In view of the identity of the infringement issue, it seems likely that continued prosecution of the arbitration proceeding may cause irreparable injury to Research, to Whitin and to Schwarzenbach. Before this action is concluded, customers and prospective customers of Research and Whitin (who are also licensed under the patents in suit), fearing arbitration proceedings and litigation, may turn from "FT Machines" to competitive machinery and a later decision by this Court favorable to Research and Whitin could not repair the damage.
The arbitration decision cannot be set aside for errors of law or fact. Consequently, a prior unfavorable decision by the arbitration panel would bind Whitin's customer (and Research's licensee) Schwarzenbach despite a later decision by this Court in favor of Research and Whitin. The result would be an anomalous situation wherein Schwarzenbach would have to pay royalties to Leesona for "FT Machine" production although this Court would have held that the licensed patents do not cover "FT Machines".
This action involving the principal parties to the controversy had been pending for more than a year when the arbitration proceeding was instituted. In cases of this kind, in my opinion, the courts should enjoin a customer action pending the determination of the primary action involving the real parties in interest. See, International Nickel Co. v. Martin J. Barry, Inc. (C.A.4), 204 F.2d 583 (1953); Telephonics Corp. and Fabrionics Corp. v. Lindly & Co. (C.A. 2), 291 F.2d 445 (1961); Weyerhaeuser Timber Company v. Bostitch, Inc., (D. R.I.) 178 F. Supp. 757 (1959); Squeez-A-Purse Corporation v. Stiller, (N.D. Ohio) 149 F. Supp. 60 (1957); Delamere Co. Inc. v. Taylor-Bell Co., Inc. (S.D. N.Y.) 199 F. Supp. 55 (1961).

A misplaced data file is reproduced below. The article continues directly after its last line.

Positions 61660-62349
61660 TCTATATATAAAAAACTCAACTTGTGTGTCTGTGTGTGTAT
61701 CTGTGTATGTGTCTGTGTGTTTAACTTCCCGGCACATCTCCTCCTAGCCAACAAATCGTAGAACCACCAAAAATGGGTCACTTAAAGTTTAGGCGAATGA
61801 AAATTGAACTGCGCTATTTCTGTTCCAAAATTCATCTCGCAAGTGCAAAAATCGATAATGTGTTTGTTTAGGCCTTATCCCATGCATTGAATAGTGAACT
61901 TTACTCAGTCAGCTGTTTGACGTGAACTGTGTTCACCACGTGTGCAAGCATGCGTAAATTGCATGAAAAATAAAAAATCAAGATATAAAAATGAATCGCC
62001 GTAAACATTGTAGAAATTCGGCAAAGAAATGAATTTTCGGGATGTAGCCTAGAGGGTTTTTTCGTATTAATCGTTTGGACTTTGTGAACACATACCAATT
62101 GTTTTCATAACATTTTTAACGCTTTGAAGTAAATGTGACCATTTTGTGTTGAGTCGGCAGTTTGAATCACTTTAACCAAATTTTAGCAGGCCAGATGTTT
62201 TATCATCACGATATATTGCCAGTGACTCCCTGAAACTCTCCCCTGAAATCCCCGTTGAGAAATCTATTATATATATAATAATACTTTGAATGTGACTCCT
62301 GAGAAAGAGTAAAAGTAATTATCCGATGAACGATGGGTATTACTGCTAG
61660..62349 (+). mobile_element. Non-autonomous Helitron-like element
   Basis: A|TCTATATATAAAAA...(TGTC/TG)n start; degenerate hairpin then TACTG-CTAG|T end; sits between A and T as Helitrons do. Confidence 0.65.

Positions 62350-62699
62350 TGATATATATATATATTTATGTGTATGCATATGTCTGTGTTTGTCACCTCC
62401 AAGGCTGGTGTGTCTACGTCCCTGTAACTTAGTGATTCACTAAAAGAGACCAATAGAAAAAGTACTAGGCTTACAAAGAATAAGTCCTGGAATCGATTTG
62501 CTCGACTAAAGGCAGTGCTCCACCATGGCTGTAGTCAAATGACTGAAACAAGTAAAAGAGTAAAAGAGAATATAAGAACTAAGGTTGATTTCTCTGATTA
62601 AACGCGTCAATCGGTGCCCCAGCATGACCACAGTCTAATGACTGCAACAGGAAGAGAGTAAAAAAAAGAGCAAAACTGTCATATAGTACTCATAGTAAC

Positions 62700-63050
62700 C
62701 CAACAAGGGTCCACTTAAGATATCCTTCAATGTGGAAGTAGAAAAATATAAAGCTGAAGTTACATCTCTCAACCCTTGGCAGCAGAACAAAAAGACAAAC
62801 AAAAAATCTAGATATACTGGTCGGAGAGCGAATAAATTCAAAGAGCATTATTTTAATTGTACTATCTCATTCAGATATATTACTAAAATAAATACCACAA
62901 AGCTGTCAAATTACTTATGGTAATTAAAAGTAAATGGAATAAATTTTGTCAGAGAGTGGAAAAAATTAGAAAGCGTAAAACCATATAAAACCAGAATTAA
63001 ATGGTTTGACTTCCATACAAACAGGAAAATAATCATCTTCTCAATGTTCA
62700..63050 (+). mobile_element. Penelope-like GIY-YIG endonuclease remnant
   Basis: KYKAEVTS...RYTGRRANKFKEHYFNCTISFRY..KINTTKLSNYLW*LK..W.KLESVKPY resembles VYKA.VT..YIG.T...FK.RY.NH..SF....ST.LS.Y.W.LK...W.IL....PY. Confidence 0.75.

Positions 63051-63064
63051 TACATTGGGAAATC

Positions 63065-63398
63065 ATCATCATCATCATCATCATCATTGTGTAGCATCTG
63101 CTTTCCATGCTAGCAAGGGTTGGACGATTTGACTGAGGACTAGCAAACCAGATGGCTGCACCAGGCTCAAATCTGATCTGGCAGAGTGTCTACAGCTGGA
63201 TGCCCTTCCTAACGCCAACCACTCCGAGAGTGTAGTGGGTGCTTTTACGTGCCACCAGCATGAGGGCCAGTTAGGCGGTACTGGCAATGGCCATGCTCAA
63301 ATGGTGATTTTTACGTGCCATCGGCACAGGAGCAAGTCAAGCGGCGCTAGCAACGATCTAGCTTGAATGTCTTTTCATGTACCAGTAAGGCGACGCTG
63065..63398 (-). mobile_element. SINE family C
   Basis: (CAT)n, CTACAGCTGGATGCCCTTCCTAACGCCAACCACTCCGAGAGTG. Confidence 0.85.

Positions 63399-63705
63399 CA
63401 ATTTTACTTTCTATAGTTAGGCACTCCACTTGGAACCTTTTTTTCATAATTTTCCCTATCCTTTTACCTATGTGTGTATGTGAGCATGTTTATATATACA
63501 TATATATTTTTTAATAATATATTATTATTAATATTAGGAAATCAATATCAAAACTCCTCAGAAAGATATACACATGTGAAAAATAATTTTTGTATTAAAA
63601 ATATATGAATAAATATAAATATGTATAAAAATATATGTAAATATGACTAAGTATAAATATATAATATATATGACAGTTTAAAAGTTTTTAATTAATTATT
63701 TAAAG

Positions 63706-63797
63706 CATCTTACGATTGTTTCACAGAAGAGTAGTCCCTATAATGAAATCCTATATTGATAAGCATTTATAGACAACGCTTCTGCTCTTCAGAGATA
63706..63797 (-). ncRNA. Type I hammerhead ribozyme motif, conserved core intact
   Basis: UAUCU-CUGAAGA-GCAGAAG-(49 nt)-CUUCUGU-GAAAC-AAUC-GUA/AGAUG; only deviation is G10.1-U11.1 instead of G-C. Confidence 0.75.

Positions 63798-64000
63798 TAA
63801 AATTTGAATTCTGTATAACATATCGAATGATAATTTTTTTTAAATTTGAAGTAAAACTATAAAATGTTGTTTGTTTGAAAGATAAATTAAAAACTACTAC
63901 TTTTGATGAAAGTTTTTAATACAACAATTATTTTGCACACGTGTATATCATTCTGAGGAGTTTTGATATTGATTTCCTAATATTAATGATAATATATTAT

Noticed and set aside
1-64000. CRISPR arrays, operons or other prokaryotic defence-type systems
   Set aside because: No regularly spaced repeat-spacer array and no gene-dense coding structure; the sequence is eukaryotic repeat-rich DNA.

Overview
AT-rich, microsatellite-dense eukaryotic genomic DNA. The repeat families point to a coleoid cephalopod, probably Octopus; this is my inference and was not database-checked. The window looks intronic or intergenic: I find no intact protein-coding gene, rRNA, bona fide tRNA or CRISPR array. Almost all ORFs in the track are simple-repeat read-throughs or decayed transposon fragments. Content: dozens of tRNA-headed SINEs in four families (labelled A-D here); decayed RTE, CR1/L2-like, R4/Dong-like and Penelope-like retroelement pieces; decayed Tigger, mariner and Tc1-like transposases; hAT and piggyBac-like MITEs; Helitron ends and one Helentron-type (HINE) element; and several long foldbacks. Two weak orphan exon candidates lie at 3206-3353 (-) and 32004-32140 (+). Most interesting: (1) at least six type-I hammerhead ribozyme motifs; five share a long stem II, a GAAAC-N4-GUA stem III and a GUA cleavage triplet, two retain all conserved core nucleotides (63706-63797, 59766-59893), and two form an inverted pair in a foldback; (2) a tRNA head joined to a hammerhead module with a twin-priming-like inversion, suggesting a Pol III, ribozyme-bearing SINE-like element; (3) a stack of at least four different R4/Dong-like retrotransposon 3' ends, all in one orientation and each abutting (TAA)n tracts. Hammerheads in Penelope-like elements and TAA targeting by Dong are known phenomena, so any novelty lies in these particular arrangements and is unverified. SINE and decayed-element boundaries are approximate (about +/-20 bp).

The subject matter of this controversy itself presents still another reason for postponement of the arbitration proceedings. As stated by the Court in Zip Mfg. Co. v. Pep Mfg. Co. (D.Del.) 44 F.2d 184, 186 (1930): "The determination of the status of a patent, its validity or invalidity, its infringement or noninfringement, is a matter that is inherently unsuited to the procedure of arbitration statutes."
For the foregoing reasons, it is my opinion that the defendant Deering Milliken Research Corporation is entitled to the injunctive relief sought in this motion pending a determination of the issues involved in this controversy.
IT IS, THEREFORE, ORDERED, That pending the further order of this court the plaintiff Leesona Corporation, its servants, agents, officers and attorneys, be and they are enjoined and restrained from taking any further action in the pending arbitration proceedings before the American Arbitration Association in Philadelphia against Schwarzenbach Huber Company for compensation for Schwarzenbach's production of yarn on FT type machines (that is ARTC spindles) supplied by Whitin Machine Works and used by Schwarzenbach Huber Company under license from Deering Milliken Research Corporation, pending entry of final judgment in this action, provided the defendant Deering Milliken Research Corporation, within ten days from the entry of this Order, gives security, as required by Rule 65(c), Rules of Civil Procedure, 28 U.S.C.A., in the sum of Ten Thousand ($10,000.00) Dollars, for the payment of such costs and damages as may be incurred or suffered by the plaintiff Leesona Corporation, if it be found to have been wrongfully enjoined or restrained.